" . . . to show unto the remnant of the House of Israel what great things the Lord hath done for their fathers; and that they may know the covenants of the Lord, that they are not cast off forever — And also to the convincing of the Jew and Gentile that Jesus is the Christ, the Eternal God, manifesting himself unto all nations . . ."
The Book of Mormon bears powerful testimony of the Savior.

The scriptures can be a source of spiritual joy and happiness. For example, Nephi felt great joy in reading the scriptures.

The scriptures can help you find answers to your questions - about anything. They are a component of communication with God - we pray to Him, and receive answers either via a spiritual prompting or through the scriptures. It's amazing how well it works!

Of course, one of the most powerful examples of this is when Joseph Smith, at 14 years old, was reading the scriptures and pondering on James 1:5.

Here's an account of what happened, in the prophet's own words. (It was this very passage that gave me my testimony of the Prophet Joseph Smith.)

You, too, can find answers in the scriptures, if you search, ponder, and pray.

The scriptures are essential in missionary work for teaching people about the true Gospel of Christ. I am reminded of how Alma explained that the Word of God was more effective than anything in helping people to make good choices.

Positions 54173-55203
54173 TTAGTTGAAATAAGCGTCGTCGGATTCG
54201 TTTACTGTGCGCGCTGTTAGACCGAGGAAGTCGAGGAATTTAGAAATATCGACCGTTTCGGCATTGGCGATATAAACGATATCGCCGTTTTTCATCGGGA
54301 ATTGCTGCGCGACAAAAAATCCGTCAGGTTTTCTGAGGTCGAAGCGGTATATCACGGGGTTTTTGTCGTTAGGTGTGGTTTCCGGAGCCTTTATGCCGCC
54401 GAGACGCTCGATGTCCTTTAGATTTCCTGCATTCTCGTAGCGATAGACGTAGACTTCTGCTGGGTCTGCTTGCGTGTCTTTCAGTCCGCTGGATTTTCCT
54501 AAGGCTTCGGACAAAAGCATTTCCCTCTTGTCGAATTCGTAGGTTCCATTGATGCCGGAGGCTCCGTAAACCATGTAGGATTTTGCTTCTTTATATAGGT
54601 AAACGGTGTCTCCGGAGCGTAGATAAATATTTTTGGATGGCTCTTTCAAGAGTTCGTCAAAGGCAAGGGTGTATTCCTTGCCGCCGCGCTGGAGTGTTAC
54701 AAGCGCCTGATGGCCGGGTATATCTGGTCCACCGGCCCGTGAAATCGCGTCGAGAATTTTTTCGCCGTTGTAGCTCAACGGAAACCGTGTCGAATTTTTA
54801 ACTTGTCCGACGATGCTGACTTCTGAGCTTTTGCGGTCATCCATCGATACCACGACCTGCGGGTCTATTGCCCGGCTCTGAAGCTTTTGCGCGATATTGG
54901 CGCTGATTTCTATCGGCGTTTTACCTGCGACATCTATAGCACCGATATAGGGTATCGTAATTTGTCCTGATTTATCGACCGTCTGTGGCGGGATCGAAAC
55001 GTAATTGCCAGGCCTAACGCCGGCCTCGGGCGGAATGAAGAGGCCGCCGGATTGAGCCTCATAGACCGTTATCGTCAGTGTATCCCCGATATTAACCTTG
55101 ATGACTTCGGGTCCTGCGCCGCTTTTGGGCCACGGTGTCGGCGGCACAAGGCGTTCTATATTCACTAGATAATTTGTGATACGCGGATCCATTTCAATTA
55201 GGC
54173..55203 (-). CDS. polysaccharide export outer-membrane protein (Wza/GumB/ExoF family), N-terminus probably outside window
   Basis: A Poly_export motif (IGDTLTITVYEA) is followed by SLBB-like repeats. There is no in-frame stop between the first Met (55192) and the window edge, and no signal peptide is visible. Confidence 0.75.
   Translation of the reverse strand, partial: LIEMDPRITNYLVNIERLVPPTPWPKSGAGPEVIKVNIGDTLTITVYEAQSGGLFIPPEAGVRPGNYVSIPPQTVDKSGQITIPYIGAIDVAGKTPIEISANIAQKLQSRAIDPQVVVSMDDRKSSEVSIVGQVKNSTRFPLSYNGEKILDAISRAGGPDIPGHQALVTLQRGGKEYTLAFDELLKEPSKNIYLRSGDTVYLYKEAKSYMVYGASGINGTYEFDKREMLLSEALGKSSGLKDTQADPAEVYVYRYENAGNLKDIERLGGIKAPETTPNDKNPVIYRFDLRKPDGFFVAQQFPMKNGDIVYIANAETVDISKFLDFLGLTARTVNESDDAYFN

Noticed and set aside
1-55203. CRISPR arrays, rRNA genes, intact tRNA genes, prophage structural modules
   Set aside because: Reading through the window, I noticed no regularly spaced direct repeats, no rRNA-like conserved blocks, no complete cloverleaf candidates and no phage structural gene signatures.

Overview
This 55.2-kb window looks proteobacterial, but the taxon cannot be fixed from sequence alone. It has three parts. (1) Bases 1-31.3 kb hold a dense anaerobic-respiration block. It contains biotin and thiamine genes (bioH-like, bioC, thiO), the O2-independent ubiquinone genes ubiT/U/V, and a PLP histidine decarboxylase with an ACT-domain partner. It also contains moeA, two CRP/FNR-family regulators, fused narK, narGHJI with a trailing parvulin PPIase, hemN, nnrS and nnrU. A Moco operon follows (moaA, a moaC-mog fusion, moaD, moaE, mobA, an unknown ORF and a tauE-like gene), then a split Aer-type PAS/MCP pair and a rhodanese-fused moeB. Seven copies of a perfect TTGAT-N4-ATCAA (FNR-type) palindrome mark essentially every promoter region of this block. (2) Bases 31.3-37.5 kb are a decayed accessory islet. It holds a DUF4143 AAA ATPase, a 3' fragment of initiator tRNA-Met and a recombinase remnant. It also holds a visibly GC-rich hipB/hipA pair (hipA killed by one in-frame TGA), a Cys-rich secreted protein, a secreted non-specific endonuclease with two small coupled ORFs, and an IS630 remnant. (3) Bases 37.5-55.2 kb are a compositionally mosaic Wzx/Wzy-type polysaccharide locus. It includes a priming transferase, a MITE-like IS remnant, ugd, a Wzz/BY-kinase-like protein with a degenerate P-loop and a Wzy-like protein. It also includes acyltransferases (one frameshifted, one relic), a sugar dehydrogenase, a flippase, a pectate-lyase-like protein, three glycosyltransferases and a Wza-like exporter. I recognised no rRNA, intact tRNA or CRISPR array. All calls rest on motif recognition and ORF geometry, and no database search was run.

In speaking to the young men of the Church in April 1986, President Ezra Taft Benson said:

" . . . the Book of Mormon will change your life. It will fortify you against the evils of our day . . . A young man who knows and loves the Book of Mormon . . . who has an abiding testimony of its truthfulness, and who applies its teachings will be able to stand against the wiles of the devil and will be a mighty tool in the hands of the Lord."

We're all very busy, but it doesn't take much (besides self-discipline) to set aside 15 or 20 minutes each day to study the scriptures. Doing so daily will really strengthen you, uplift you, and bless you.

And if 15 minutes seems like a long time, think how Parley P. Pratt felt the first time he read the Book of Mormon. He couldn't put it down!

“I opened it with eagerness, and read its title page. I then read the testimony of several witnesses in relation to the manner of its being found and translated. After this I commenced its contents by course. I read all day; eating was a burden, I had no desire for food; sleep was a burden when the night came, for I preferred reading to sleep.

As I read, the spirit of the Lord was upon me, and I knew and comprehended that the book was true . . . My joy was now full . . . I soon determined to see the young man who had been the instrument of its discovery and translation.”

A scripture challenge

If you've read this far, I challenge you to spend at least as much time each day reading the scriptures as you have spent reading this blog post (including the links).

In fact, if you want a real challenge, I extend to you the challenge I gave my 14 and 15 year old boys today: to read the Book of Mormon in one month. (It works out to about 21 pages a day). I've done it before. You can too!

I testify that the scriptures will strengthen your love for Heavenly Father, Jesus Christ, and the gospel as you spend time studying the important messages found in the scriptures. You will receive answers, inspiration, comfort and joy.

I love the scriptures - they are precious to me. We are so blessed to have them.

My Family

My Family
THIS is what it's all about. (July 2013)